Prime Time Irony?

The Future of Liberty Lunch



illustration by Jason Stout

It is, as Liberty Lunch co-owner Mark Pratz tells it, an irony made for Prime Time: "The Live Music Capital of the World" tears down the most popular live music venue in the city. It hasn't happened yet - at least not in its present incarnation on city property at Second Street and Guadalupe - but for the last 10 years the City of Austin has presented plan after failed plan to develop its four and a half acres of prime downtown lakeview property on and around Liberty Lunch. Obviously, the club remains and thrives, having survived eagerly scribbled architectural drawings that penciled the club out of existence in favor of some imaginary city hall wing, retail shopping center, or convention center ballroom. Unfortunately, Liberty Lunch has probably never seen anything like the downtown redevelopment rush that's going on this year. Two big development deals have been cut so far to build residential units on city property, while no less than three downtown organizations have been formed in the last year to study the area and what will be done with it. All of these organizations - one for gathering input, another for the actual design drawing, and a third for creating broad guidelines on how future designs can meet city building standards - have been churning out regulations, opinions, and drawings as fast as they can.

This activity seems born out of Mayor Kirk Watson's proclivity for city planning and citizen input. Watson is interested in extensive new downtown residential development deals for city land, all of it near Liberty Lunch. The push is on, then, to quickly determine what to do with the rest of the city's downtown property - in particular the lot upon which Liberty Lunch stands.

As a result, Pratz and his partner J'net Ward were told during recent negotiations with the city over the renewal of their five-year lease that a clause allowing the city to evict them at any time with six months notice would probably go into effect during the next two years.

When Pratz and Ward took over Liberty Lunch in 1993, following a long history as employees under the previous management, they delivered on a promise they made to their landlord and to themselves: They remodeled the bare, broken-down building into a modern indoor/outdoor venue, replacing the roof with actual salvage from the famous Armadillo World Headquarters, and thereby completing physically what has been felt spiritually since the Armadillo was torn down in 1981 - that Liberty Lunch carries the torch of this town's live music culture and live-and-let-live sensibilities. Liberty Lunch embodies the very soul of Austin - loud, live, and homegrown - enjoying the kind of public support reserved for the best of Austin's music institutions: the Armadillo, Soap Creek Saloon, and Antone's. For such an unassuming venue born out of a gutted warehouse, Liberty Lunch has public support for its plight as a mere short-term lease holder with a six-month eviction clause - citizen protest over its destruction tends to knock the wind out of any new city plan, which, until just recently, included public buildings on the site, such as a convention center, city hall, or even a city hall/retail "mall." Those "master plans" for the acreage failed in part because the public process itself includes some serious deal-killers. Democracy, for one. Standards like city council discussion, bid-taking, citizen input gathering, and bond votes often take upwards of a year before even preliminary approvals for a project go through. That lengthy process, which ensures fair bidding and public approval before the expenditure of public funds, did nothing to help the city compete as a developer in Austin's real estate market.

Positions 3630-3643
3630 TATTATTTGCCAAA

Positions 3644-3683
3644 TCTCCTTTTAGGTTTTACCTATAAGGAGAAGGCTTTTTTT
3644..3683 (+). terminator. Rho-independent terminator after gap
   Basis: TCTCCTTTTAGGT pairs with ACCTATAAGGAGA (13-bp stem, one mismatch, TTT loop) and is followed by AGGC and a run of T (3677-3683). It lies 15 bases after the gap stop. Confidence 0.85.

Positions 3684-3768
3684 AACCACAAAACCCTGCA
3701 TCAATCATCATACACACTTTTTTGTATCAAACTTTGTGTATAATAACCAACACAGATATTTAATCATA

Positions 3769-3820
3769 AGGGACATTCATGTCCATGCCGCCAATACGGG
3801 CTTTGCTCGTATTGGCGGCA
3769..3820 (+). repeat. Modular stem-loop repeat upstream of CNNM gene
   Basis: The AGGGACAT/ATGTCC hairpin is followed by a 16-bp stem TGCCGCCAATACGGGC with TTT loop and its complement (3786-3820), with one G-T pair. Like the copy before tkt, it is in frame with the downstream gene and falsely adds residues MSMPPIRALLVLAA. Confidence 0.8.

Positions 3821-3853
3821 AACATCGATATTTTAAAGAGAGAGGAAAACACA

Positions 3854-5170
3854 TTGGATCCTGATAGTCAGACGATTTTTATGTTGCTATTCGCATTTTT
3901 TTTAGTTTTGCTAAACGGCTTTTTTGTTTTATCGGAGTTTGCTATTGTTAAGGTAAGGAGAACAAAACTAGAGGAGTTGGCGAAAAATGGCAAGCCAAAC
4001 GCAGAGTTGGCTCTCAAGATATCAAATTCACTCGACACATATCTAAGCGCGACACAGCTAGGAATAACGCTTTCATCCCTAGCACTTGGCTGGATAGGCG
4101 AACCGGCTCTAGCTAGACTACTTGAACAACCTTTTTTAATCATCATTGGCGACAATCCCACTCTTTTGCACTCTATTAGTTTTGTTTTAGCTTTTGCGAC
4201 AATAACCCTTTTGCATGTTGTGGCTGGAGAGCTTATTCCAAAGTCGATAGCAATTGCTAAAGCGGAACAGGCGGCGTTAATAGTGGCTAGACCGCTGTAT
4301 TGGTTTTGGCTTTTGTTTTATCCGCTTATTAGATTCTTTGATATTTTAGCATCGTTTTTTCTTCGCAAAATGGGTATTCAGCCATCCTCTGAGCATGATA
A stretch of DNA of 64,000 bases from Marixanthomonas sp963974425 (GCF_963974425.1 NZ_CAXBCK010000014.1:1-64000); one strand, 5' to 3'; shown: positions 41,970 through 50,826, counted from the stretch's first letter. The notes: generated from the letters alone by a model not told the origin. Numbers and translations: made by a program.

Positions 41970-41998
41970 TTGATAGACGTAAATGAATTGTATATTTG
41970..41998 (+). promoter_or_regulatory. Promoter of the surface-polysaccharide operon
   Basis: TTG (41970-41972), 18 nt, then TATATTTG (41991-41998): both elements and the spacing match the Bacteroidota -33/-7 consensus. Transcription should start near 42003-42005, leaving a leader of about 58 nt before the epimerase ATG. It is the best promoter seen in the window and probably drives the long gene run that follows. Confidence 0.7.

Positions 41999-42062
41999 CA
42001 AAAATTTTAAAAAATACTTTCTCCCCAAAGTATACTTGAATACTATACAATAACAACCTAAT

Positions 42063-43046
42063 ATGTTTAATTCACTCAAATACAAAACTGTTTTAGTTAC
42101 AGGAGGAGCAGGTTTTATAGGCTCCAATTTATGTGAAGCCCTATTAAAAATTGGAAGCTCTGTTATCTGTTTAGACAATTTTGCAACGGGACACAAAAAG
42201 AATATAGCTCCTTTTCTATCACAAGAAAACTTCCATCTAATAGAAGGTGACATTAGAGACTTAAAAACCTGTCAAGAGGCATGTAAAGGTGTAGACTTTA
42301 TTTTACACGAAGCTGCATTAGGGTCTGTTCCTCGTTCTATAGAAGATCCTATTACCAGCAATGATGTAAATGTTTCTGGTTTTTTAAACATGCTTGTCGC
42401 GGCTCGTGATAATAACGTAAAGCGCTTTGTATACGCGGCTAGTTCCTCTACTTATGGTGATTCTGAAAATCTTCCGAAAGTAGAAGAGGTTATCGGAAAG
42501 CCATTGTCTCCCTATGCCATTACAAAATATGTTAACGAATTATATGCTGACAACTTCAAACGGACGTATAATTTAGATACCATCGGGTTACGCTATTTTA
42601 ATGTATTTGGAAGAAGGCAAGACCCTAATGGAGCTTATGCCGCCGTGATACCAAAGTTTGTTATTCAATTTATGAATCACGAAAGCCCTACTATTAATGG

Which begs the question of whether the city should pose as a developer at all - a question that the present city council might at this point answer with a resounding shrug. Because finally, after 10 years of wondering how to sell expensive public projects for this land to the public, this city council finally decided to go private with the whole issue, starting a city block east of Liberty Lunch, on Second Street between Lavaca and Colorado.

The city is currently negotiating a lease agreement with a Chicago development firm called AMLI eager to build residential apartments on that block. The normal bidding process to acquire city land is not required under lease conditions, according to Assistant City Manager Jim Smith, who oversees all downtown issues. Apparently, the council jumped on the coattails of development plans already in progress between entrepreneur John Wooley, who owns an entire block across the street from city property, and AMLI. Wooley signed a letter of intent, giving the Chicago firm exclusive rights to investigate the development of his property and come up with a price.

Smith says the city had no previous development plans for city acreage down there, aside from a general consensus among city staff and council that residential housing was a good idea for downtown revitalization. His senior city planner for the downtown area, Mike Knox, says the city had to make some quick decisions about the block upon finding out about Wooley's plan. "We approached them and said we have an interest in doing downtown residential," says Knox. "Now, we're looking at co-developing the land in a public/private partnership with AMLI."

And apparently, the city is close to sealing the deal. "We are getting close to signing a letter of intent to begin negotiations between us and AMLI," says Knox. Asked what was attractive about a piggyback deal with Wooley and AMLI, Knox explains that "some economies of scale can occur if we can do the two residential projects at the same time. We can have joint facilities, such as a shared leasing office and health club."

As for the city's return on the investment, Knox has no figures yet, but as part of any lease agreement, he says, the city will share in the profits. "Naturally, we'll be receiving funds in exchange for the lease, and we'll get a certain percentage of AMLI's revenue."